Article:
Smart performance with smart gloves

Chagall: “You don’t have to be Beyoncé to put on a good show”

Anyone who’s seen Chagall perform on stage, sees a woman who uses her body to make music. She uses her hands to direct her voice, from high to low and from fragile and gentle to loud or multi vocal. She can even capture her voice and distort it. Why does she do this? And what does it have to do with sustainability? During the CWF 2019, she talks about what got her into this. And seeing is believing, so the singer-songwriter and electronic music producer will also perform.

“I have always loved electronic music”, says Chagall. “I used my computer to produce every sound and use all the possibilities I could think of. But when I started performing with these, I had a problem: I was on stage, bent over my computer, but the audience could barely see what I was doing. But performing live is very important to me. I have a story to tell and when I do, I open up. If this only happens on a screen, I can’t connect with the audience and it doesn’t feel good when you lose their attention.”

When Chagall came into contact with the developers of the MI•MU gloves in London, everything changed. “At the time, the development of these music-friendly gloves was still an R&D project and I was able to use them. I can connect the gloves to the music software. The sensors on the fingers register the way in which I bend my fingers and the software registers bigger movements through my wrist. This way, I’m the one who determines what my music is like.” Chagall is also able to control the visual effects on the screen behind her using the smart gloves.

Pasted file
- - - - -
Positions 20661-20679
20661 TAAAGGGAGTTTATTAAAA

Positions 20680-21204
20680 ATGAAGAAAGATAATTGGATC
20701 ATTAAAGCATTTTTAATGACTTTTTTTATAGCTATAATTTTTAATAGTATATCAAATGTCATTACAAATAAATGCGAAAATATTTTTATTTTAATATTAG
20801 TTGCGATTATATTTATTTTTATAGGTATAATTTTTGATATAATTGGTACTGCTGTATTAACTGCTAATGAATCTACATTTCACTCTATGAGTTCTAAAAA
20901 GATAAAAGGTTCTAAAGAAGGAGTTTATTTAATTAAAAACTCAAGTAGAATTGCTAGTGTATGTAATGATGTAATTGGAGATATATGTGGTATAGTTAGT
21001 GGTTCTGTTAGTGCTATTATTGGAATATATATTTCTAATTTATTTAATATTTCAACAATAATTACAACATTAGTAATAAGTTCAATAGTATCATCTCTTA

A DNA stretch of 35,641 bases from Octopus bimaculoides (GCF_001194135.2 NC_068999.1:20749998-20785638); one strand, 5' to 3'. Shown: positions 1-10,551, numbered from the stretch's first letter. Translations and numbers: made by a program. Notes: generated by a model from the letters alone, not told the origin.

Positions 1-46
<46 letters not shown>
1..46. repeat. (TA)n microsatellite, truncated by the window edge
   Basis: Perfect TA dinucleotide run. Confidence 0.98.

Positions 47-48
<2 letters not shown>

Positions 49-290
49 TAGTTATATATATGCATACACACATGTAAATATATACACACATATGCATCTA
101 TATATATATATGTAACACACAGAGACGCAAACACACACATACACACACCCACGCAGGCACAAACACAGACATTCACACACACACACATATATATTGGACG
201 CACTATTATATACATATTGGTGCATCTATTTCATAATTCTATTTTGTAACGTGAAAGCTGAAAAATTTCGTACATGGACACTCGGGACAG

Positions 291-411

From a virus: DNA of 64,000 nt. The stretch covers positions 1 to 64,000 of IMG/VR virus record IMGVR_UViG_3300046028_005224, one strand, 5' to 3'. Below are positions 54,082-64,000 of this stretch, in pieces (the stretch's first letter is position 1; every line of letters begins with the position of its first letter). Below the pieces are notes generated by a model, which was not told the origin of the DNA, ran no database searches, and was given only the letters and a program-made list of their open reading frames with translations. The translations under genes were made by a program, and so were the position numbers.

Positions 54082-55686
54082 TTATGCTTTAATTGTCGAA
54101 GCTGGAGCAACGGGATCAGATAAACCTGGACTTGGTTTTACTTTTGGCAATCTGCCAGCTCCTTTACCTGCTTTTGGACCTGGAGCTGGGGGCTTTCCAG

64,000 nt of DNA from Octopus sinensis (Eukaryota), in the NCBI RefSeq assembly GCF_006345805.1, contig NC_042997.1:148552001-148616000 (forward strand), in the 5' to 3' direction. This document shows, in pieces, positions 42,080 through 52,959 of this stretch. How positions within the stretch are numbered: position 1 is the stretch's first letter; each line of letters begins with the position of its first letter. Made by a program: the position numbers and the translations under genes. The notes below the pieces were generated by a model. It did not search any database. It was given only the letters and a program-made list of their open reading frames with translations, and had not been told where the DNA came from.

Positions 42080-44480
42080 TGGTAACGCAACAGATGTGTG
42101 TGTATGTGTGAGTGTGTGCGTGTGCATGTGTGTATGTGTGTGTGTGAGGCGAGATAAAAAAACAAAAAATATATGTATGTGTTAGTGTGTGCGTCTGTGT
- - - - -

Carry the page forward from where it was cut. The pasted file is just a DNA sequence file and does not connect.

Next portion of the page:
“The possibilities of technology increase my artistic value”


Entire body

For her, this is now the most natural way to make music. “I now also work with a motion capture suit. I use my entire body, from my head to my toes, to control the music. I have always loved computers and technology, and I now also work as a UX designer. I wouldn’t call myself a dancer but it gives me more confidence knowing how to behave physically to be able to visualise my music. The possibilities of technology increase my artistic value

And the technology behind it? Chagall would love to share it. “I don’t want to keep this to myself. In 2020, we would like to continue to develop this for other musicians, to strengthen and enhance the way electronic music is experienced. You don’t have to be Beyoncé to put on a show.”

“I would like to invite other young women who also want to make electronic music to do it”

Role models

That’s art and technology for now. But what is Chagall’s view on the Sustainable Development Goals (SDGs)? “Sustainability is extremely important to me – my texts are, for instance, also about climate issues. One of the SDGs I link directly to my project is SDG no. 5: ‘Achieve gender equality and empower all women and girls’. I want to invite other young women who would also like to make electronic music to do it. I want to inspire them: you can do this too, technology isn’t only for men, you know. Women need role models.”

“Being together at a concert is important for our feeling of belonging together, of being together.”

Besides this, according to Chagall playing music and certainly performing it live play a part on a different level, considering the challenges the world is faced with. “Music and live experiences bring you into contact with a different part of your consciousness. Being together at a concert is important for out feeling of belonging together, of being together. I don’t want to sound woolly but what we saw happening in the sixties is reality. We need to solve big problems together. Not in groups or per country, but globally.”

Meet Chagall on 23 October at our CWF House!

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